-Did you write in flow more often?
-Was your word count higher?
-Did your writing go "deeper" and seem more connected to the story?

Listen to the show, 18 minutes


( 7 comments — Leave a comment )
Aug. 19th, 2010 08:26 pm (UTC)
Excellent tips!
Can't wait until I get a new computer and can listen to the podcast.
Aug. 19th, 2010 09:05 pm (UTC)
Are you getting a computer soon? How exciting. They're so cheap now and you get a lot more for your money.
Aug. 19th, 2010 09:08 pm (UTC)
I hope to, will see when I get back from vacation. I need a new laptop too. *sigh*
The netbook is just too small to get any work done. Drives me nuts only seeing 2-3 lines of text on Google Docs. I can't write that way, I need to see more. And forget about doing the 'other' job that way.
Aug. 20th, 2010 10:11 am (UTC)
I loathe my netbook. I've never been able to type properly on it. It's not the size of the keys, it's the way the areas around the touchpad make the mouse leap up to random places in the document AND ERASE THE TYPING. I'm planning a trip and I think I will just take my laptop.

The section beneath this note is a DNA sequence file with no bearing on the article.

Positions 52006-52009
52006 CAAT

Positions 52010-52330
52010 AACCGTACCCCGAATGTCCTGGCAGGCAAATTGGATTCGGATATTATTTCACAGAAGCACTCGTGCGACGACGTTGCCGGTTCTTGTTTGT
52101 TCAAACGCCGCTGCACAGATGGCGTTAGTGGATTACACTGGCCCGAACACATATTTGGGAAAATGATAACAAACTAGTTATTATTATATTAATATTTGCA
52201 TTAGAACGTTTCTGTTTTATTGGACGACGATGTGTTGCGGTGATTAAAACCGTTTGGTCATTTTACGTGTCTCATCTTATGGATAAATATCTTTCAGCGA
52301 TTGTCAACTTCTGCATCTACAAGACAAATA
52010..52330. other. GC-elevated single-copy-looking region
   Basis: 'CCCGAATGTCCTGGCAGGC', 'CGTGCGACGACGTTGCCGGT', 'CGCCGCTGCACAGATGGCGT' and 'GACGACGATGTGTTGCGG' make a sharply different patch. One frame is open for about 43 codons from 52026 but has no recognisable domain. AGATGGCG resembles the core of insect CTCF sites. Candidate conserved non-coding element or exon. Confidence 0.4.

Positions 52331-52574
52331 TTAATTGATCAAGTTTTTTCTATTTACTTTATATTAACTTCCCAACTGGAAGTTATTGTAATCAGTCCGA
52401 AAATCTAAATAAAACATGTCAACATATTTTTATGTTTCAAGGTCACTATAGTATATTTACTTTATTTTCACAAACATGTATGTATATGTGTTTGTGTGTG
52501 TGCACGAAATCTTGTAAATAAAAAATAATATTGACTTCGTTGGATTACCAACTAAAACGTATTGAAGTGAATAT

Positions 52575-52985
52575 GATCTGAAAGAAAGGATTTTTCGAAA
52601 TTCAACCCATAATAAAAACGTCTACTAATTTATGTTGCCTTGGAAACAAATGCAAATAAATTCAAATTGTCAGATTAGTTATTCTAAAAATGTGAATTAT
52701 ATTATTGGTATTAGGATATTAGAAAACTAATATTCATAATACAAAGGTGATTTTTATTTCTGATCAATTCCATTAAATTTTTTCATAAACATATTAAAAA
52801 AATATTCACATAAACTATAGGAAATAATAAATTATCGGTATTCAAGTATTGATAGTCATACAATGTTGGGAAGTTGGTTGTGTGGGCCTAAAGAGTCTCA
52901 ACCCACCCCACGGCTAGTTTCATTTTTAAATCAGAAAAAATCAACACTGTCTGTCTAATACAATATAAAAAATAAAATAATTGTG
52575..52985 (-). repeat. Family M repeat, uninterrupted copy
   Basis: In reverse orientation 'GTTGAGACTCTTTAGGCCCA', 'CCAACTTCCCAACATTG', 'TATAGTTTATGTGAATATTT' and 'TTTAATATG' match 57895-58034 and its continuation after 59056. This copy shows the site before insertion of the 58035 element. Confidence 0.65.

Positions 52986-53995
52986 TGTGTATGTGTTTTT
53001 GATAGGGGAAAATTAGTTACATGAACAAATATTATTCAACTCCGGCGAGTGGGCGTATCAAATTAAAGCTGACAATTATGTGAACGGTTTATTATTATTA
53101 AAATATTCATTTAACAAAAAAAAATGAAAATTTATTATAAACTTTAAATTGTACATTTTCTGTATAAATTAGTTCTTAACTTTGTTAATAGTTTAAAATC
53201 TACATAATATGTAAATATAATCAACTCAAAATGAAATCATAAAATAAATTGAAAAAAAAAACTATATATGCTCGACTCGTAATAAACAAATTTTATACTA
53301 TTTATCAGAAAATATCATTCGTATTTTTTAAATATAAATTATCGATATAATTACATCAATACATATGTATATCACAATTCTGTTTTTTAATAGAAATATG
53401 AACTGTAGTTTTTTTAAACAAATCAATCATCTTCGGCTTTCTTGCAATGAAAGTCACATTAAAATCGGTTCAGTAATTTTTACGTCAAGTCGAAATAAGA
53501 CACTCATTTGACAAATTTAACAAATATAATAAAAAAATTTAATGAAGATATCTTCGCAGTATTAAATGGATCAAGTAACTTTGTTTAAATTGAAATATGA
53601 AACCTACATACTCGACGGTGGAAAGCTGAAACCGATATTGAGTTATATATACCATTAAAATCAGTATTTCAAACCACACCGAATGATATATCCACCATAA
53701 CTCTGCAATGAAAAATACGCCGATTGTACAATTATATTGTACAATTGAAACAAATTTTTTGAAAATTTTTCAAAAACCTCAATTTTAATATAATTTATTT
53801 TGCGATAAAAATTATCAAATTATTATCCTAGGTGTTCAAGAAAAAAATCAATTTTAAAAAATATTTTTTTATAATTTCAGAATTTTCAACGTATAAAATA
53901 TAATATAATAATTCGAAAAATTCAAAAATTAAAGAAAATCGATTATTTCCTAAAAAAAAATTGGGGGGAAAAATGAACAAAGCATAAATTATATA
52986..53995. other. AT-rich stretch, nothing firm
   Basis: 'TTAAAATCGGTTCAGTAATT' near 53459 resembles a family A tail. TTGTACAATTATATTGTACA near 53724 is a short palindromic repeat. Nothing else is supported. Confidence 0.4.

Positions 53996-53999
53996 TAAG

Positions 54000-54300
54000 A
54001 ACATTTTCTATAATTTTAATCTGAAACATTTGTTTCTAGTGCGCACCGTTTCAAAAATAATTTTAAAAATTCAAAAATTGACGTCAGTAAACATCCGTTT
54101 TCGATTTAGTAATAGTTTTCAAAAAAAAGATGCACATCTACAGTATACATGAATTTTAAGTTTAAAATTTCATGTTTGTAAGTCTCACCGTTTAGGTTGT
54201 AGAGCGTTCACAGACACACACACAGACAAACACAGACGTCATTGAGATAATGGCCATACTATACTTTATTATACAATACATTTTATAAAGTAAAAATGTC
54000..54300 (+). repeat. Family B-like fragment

Aug. 20th, 2010 10:14 am (UTC)
I'd bring my laptop but I killed the keyboard with my pneumonia when I spilled my tea all over it during a coughing fit. And I don't want to lug my laptop and the keyboard I bought for it and my mouse... Hopefully I can replace it soon - for my trip in December ;o)
Aug. 20th, 2010 03:59 am (UTC)
This was quite shockingly apt and useful this week, when I'm trying to finish a story that's stalled more than once! :)

I liked especially the suggestion of moving to another area to do a different task. I'm prone to get sucked into one position, one mood, one project - and then stall and panic. I think a physical break *is* as good as a rest for reinvigorating La Inspiration.

Thanks as always! :)
Aug. 20th, 2010 10:09 am (UTC)
Hopefully you can pick up a little trick that's helpful! I suspect the main reason I change rooms when I journal is because I have a table that's the right height for writing in the other room ;-)
( 7 comments — Leave a comment )